Published: Fri, November 30, 2018
Medicine | By Debra Reynolds

China orders halt to gene editing after outcry over babies

China orders halt to gene editing after outcry over babies

He Jiankui, who goes by "JK", studied at Rice and Stanford universities in the us before returning to his homeland to open a lab at Southern University of Science and Technology of China in Shenzhen, where he also has two genetics companies.

Prof He also said that the study had been submitted to a scientific journal for review, though he did not name the journal.

Conference moderator Robin Lovell-Badge said He's trial was a "backward step" for the science industry, but described the babies' birth as "momentous" nonetheless.

Scientist He Jiankui attends the International Summit on Human Genome Editing at the University of Hong Kong
Scientist He Jiankui attends the International Summit on Human Genome Editing at the University of Hong Kong

He's announcement, which has not been verified, sparked an worldwide outcry about the ethics and safety of such research.

Xu said the ministry is firmly against the research, noting that clinical procedures of gene-editing on human embryos for reproduction purposes are explicitly banned in China.

He, who was educated at Stanford University, said the twins' DNA was modified using CRISPR, a technique which allows scientists to remove and replace a strand with pinpoint precision.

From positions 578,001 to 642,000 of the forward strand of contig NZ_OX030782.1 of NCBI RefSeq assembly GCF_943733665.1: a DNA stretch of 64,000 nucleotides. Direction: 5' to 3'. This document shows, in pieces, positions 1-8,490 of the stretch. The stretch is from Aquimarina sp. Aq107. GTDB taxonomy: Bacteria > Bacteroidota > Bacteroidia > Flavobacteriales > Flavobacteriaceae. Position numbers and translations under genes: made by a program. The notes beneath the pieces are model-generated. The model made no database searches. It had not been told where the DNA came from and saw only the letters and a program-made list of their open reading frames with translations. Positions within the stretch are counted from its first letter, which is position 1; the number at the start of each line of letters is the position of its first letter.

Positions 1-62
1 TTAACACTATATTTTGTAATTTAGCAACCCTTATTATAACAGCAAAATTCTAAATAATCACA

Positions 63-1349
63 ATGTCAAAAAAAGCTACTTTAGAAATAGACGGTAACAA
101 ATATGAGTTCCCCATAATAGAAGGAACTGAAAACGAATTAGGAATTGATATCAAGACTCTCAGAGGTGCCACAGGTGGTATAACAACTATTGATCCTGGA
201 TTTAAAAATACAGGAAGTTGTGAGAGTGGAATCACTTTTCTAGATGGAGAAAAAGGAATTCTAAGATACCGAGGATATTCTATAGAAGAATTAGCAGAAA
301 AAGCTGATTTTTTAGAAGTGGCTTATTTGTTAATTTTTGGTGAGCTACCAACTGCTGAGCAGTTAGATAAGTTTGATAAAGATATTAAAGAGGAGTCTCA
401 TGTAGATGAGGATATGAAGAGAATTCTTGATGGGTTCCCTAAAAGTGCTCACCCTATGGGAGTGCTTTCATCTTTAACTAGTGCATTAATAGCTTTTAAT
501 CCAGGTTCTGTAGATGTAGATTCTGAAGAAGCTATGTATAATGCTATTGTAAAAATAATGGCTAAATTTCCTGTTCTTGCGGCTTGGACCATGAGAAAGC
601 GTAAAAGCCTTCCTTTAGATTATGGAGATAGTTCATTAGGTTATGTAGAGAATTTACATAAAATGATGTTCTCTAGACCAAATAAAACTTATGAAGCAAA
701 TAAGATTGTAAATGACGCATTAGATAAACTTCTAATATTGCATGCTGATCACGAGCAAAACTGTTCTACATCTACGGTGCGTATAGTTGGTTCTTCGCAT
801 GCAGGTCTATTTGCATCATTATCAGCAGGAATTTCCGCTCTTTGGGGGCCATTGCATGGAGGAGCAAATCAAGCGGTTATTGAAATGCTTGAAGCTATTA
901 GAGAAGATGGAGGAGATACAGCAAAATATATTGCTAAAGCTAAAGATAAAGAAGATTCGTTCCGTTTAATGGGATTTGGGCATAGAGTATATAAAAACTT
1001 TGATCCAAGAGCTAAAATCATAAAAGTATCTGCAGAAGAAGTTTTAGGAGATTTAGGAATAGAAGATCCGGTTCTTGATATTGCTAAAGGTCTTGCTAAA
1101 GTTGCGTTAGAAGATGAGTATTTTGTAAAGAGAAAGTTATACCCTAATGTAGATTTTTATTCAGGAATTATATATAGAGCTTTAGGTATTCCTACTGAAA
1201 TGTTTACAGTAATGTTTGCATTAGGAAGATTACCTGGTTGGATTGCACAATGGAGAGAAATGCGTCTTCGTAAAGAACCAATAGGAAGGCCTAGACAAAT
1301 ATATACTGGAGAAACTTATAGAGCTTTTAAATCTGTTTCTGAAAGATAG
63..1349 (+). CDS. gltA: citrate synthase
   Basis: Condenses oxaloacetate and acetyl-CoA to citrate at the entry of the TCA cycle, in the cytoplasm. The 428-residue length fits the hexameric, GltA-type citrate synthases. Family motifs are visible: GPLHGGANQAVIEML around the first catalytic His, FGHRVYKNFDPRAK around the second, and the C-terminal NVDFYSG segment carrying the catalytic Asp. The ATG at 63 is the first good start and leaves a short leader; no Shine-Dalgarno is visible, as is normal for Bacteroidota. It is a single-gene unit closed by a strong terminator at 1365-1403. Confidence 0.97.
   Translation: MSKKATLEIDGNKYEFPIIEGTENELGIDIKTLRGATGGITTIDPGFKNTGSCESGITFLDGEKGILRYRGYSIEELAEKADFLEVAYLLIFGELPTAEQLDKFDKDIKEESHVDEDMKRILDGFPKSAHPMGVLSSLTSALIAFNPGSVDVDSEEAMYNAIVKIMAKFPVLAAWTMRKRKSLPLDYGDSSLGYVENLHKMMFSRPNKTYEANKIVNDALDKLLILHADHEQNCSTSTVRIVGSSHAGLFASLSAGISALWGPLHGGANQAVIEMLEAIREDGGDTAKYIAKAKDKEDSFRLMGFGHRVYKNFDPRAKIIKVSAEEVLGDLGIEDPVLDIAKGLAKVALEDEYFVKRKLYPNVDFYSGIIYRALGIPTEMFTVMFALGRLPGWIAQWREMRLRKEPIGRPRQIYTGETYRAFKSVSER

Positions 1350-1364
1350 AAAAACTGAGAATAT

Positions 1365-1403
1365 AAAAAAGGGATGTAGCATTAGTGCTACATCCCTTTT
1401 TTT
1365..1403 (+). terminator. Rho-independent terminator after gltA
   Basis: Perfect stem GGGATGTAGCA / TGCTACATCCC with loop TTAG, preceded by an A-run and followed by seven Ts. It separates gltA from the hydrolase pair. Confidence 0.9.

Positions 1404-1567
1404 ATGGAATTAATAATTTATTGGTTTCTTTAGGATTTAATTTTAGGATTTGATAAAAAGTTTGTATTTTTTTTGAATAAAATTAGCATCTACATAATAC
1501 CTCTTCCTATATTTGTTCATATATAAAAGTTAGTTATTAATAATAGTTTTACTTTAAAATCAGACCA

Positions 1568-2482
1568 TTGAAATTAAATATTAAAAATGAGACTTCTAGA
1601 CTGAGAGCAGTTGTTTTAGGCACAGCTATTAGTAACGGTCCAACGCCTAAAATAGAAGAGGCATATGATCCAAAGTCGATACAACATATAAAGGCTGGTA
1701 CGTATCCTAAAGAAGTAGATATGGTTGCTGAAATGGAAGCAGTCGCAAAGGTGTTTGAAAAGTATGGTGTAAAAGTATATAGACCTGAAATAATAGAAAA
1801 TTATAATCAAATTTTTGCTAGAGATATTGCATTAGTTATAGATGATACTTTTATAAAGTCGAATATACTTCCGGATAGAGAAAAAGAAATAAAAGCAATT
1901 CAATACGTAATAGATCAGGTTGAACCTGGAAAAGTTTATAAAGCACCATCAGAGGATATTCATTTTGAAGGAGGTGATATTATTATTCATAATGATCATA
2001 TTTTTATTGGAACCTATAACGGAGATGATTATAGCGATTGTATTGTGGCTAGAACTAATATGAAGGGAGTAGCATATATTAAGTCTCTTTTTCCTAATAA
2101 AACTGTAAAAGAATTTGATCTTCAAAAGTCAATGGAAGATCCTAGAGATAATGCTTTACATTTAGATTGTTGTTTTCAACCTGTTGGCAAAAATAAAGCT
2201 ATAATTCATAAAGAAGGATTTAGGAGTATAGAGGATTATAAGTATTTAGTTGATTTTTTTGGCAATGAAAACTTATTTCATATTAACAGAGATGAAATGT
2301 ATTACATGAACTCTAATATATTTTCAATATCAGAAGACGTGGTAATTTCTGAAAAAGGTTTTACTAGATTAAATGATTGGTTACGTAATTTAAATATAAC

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Co-creator of the technology Jennifer Doudna said she felt "horrified" at hearing He's talk, adding she was deeply concerned for the people affected and questioned whether they really understood the procedure.

Eight volunteer couples - HIV-positive fathers and HIV-negative mothers - signed up to He's trial, with one dropping out before it was put on hold.

Scientists at the conference pressed He to prove that those taking part in the trial were aware of all the risks involved in the process.

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"We have called for an investigation but we haven't laid out how to do it, because it depends on what kind of cooperation we get from him", Baltimore said. Among the concerns are his lack of transparency and questions of whether his patients properly consented. It does not mention that such an experiment has never been done before.

"I first must apologize that this result leaked unexpectedly, taking away from the community of the full data being presented immediately in a scientific venue", He said. "Progress over the last three years and the discussions at the current summit, . suggest that it is time to define a rigorous, responsible. pathway toward such trials", said Baltimore, a Nobel-prize winning US biologist. He said he would monitor the two newborns for the next 18 years and hoped they would support continued monitoring thereafter.

Led by He Jiankui, the team of researchers had recruited couples for a study where CRISPR-Cas9 was used to eliminate a gene called CCR5 in human embryos before implanting them into women using in vitro fertilization (IVF). The U.S. Academies released a statement on Tuesday affirming the recommendations made in their 2017 report.

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The National Health Commission has ordered local officials in Guangdong province to investigate He's actions, and his employer, Southern University of Science and Technology, is investigating as well.

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